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You Can Get Infected When the Coronavirus Gets into Body Openings Like…

…nose, and/or mouth, and possibly eyes.  If entering through the nose and mouth, the virus can get inside throat and lungs. Virus that gets into any of these locations can cause infection.

Here Are 4 Ways That the Coronavirus Can Get into Locations Where It Can Infect You & Others:

  1. Touching a surface that has the virus on it and then touching bodily openings such as eyes, nose and/or mouth.
    • A recent study found that the coronavirus can remain infective up to four hours on copper, up to 24 hours on cardboard, and up to two to three days on plastic and stainless steel.
    • No studies have been done to find out how long the virus remains capable of causing infection on other surfaces.
  2. Direct membrane-to-membrane transmission – a.k.a. kissing an infected person.
  3. Droplets which contain the virus that come out of an infected person’s mouth and/or nose when they cough, sneeze, sing, speak and/or breath and land on your bodily openings and/or you inhale them.
    • Droplets will usually not travel much beyond 12 feet away from the infected person.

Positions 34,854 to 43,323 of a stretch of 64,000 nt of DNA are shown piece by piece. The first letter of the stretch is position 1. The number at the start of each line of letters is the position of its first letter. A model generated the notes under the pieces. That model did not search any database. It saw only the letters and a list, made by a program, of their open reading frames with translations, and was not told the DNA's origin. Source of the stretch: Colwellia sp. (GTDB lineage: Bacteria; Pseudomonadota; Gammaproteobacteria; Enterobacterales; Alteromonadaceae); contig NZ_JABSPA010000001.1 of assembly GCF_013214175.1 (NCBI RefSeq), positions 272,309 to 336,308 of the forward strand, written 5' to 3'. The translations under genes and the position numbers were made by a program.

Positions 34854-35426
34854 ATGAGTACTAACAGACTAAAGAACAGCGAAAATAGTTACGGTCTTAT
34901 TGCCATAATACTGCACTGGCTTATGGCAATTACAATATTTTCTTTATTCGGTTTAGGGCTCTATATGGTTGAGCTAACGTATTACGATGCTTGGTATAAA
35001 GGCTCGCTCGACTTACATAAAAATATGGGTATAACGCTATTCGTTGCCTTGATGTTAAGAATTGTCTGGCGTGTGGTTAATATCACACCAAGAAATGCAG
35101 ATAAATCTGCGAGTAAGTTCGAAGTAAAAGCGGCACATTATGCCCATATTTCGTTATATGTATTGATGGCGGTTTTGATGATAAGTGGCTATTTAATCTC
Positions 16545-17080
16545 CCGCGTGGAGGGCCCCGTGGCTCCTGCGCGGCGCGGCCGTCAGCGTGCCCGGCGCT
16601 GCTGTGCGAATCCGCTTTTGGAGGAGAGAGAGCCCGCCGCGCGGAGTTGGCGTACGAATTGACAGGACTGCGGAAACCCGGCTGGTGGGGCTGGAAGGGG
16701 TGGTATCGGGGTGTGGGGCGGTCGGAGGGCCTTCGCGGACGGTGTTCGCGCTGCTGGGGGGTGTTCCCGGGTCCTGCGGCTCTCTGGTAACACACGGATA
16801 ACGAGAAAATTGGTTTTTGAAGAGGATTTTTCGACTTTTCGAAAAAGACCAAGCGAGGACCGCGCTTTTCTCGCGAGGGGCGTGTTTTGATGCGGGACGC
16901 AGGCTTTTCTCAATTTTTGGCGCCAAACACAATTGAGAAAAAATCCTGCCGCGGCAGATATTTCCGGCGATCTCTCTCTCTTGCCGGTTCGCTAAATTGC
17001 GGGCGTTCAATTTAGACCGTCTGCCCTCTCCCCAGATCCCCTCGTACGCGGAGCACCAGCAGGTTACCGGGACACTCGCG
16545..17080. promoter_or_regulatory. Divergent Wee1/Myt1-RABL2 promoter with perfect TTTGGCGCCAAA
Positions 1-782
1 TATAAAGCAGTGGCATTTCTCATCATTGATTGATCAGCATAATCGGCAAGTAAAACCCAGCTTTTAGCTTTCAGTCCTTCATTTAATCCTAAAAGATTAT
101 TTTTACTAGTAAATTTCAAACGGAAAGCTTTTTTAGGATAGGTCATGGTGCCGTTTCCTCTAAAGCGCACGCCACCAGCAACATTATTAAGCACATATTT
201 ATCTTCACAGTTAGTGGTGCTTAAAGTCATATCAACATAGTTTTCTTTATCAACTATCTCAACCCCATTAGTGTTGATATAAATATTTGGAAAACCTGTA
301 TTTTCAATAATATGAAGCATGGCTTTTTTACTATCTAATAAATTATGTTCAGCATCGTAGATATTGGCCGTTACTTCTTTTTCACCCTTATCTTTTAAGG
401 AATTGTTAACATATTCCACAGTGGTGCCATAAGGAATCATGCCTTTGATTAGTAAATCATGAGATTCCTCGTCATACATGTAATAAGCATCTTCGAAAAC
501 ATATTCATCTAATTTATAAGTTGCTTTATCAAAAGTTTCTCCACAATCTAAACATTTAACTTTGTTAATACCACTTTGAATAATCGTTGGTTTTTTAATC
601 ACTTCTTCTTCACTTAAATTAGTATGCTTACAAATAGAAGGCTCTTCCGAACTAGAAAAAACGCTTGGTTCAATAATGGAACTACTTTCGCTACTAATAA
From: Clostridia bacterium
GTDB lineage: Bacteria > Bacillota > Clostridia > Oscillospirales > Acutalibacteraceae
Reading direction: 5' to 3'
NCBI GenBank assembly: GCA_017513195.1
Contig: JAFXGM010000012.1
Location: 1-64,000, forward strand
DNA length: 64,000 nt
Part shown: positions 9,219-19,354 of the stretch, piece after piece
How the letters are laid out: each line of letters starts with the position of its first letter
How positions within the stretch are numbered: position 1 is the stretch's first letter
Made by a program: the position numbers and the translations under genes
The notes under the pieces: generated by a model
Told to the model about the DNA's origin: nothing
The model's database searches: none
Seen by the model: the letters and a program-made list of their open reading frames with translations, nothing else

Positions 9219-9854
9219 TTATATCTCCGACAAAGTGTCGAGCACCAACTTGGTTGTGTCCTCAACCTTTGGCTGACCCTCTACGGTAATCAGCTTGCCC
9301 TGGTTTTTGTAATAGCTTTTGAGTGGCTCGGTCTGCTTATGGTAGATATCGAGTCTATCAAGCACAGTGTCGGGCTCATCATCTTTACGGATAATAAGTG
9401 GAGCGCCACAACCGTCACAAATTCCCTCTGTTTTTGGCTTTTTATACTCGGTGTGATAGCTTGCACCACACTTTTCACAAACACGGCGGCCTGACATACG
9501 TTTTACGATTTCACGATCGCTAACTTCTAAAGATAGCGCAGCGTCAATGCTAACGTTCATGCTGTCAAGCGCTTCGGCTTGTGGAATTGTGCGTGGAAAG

• And most will not travel more than 6 feet which is the reason for the 6-feet social distancing rules.
  1. Breathing in virus that is suspended in the air.
    • The airborne virus originally may have come from one or more infected people (or possibly from a toilet that others have used and recently flushed). Once airborne, the virus is now hanging, like a cloud in the air.
    • The cloud of aerosolized virus can travel farther than 12 feet and can infect you for an unknown period of time. (According to a recent study, the coronavirus can remain infective for at least for 3 hours after the virus had been exhaled by one or more infected persons when it first became a cloud of virus that remains suspended in the air.)
    • Although the World Health Organization has not agreed that airborne spread has been unequivocally proven by research, the WHO reports that they have not ruled out this possible route of transmission. “WHO, together with the scientific community, has been actively discussing and evaluating whether SARS-CoV-2 may also spread through aerosols in the absence of aerosol generating procedures, particularly in indoor settings with poor ventilation.”


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